The priest rings a bell and the metallic clang echoes around the surrounding mountains in a spine-tingling demonstration of natural acoustics no human-built theatre could hope to match.

The bell is, of course, nothing to do with me or the other two-wheeled pilgrims I can see who have stopped for a drink having survived the test of faith and fitness that is the Iseran, but it is nevertheless an enchanting way to finish the climb.

I nod to the priest, remove my helmet and wander into the cool depths of the chapel where flickering candles light up the altar. After the heat and toil of the climb, it’s a welcome pocket of peace.

My laboured breathing – which had progressively become shorter and more ragged the higher I climbed – sounds even shakier in the silence of the chapel. I later discover that some cyclists and motorcyclists complete pilgrimages here in summer to have their bikes blessed for good luck. At this altitude, any help is welcome.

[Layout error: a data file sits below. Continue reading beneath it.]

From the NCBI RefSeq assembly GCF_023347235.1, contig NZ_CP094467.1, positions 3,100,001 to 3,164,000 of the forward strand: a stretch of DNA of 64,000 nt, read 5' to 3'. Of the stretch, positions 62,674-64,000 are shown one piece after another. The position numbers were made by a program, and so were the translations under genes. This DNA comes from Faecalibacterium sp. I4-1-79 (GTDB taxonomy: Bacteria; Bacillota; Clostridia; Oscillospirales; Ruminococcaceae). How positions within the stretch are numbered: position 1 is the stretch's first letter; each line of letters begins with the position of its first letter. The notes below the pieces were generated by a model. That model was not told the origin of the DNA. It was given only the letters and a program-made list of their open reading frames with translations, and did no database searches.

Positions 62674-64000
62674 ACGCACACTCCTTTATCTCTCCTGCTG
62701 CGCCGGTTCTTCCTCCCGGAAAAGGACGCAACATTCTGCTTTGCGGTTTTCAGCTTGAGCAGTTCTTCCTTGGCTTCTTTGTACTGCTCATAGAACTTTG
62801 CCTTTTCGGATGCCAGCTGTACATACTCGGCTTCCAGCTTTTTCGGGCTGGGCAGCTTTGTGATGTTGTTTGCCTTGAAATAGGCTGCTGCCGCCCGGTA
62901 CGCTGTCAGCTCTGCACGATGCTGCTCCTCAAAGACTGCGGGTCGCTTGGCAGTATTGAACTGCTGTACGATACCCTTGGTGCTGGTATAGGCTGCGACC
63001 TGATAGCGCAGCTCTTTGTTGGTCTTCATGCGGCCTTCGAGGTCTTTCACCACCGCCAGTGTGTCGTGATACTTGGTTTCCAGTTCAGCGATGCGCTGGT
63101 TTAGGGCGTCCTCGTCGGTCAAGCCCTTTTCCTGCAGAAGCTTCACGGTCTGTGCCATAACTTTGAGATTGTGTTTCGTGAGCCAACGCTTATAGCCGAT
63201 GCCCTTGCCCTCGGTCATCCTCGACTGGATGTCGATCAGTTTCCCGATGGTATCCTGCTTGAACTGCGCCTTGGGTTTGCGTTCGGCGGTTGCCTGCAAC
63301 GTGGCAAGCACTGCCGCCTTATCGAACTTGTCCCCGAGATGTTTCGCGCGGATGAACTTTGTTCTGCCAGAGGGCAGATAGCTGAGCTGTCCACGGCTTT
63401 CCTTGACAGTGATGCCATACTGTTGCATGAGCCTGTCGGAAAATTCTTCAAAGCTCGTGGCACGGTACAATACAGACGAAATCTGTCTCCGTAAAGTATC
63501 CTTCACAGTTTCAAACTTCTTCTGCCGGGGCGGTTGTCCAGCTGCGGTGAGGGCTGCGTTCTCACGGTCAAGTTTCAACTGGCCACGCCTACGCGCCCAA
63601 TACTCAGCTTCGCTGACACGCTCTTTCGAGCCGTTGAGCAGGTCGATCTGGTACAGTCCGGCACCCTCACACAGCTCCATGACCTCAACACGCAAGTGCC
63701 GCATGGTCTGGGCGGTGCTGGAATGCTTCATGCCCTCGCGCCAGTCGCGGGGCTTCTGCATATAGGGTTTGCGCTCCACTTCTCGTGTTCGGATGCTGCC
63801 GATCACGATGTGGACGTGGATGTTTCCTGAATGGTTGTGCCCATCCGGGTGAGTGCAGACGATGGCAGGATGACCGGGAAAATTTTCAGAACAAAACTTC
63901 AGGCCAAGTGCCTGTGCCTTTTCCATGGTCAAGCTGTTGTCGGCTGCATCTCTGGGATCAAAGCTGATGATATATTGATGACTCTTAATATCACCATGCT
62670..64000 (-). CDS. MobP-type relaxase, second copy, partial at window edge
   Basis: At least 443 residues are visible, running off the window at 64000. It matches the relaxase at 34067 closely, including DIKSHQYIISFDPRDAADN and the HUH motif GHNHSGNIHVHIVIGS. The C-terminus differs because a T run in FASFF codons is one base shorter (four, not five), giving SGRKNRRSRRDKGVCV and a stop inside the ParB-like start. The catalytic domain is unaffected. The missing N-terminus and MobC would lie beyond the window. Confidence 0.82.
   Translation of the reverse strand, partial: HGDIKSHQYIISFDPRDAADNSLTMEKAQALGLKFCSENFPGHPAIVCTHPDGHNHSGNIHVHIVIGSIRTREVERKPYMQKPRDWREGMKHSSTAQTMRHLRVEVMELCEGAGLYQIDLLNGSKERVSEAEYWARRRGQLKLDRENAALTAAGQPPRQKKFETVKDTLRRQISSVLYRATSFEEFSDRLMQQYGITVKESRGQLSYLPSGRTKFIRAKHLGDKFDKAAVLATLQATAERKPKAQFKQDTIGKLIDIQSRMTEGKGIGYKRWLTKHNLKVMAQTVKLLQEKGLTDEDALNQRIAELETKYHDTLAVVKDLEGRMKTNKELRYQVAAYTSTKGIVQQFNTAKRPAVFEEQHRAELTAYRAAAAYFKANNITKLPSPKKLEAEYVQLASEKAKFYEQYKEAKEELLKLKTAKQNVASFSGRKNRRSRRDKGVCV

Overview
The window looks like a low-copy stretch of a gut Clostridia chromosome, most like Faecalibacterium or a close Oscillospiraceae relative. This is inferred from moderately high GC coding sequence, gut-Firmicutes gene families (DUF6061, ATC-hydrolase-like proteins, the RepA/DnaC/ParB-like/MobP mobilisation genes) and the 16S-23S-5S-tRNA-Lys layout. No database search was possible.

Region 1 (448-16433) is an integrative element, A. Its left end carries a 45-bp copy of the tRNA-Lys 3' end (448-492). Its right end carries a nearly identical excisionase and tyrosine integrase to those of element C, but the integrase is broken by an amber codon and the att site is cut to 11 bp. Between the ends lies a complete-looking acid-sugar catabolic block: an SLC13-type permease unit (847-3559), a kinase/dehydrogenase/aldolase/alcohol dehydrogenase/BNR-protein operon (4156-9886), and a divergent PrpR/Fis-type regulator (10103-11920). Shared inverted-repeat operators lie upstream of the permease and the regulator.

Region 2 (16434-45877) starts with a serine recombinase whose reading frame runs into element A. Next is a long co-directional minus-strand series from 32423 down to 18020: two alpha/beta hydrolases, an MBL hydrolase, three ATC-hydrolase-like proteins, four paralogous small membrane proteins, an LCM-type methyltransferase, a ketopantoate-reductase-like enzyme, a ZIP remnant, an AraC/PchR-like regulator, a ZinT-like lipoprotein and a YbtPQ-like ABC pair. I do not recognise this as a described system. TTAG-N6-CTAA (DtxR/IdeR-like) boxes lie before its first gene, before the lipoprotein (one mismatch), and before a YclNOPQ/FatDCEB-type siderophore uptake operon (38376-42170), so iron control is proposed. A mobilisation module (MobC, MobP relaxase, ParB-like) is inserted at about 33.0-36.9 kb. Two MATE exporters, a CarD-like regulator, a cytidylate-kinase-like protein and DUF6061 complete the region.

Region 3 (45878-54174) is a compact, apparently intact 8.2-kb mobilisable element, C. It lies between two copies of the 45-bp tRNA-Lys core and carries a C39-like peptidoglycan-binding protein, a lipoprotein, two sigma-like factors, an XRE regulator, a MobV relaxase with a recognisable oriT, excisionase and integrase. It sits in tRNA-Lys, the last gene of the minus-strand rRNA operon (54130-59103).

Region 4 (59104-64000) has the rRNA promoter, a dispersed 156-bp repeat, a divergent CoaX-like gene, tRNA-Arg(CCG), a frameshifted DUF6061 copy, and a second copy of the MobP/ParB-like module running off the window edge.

Le Big One

The lung-busting Col de l’Iseran, which is located close to the French-Italian border in the western Alps, has featured in the Tour de France seven times.

Its inaugural appearance came in 1938 when Belgian Felicien Vervaecke made it to the top first, while its most recent showing was in 2007 when Ukrainian Yaroslav Popovich led the peloton over the top. Its peak is imposing and unpredictable. At the 1996 edition of the Tour the stage that was due to cross the Iseran had to be annulled because of unseasonable snow.

Owing to the Iseran’s altitude, July and August are still the most reliable months to cycle here, according to Edouard Rolland, a local cycling guide who has joined me for today’s ride.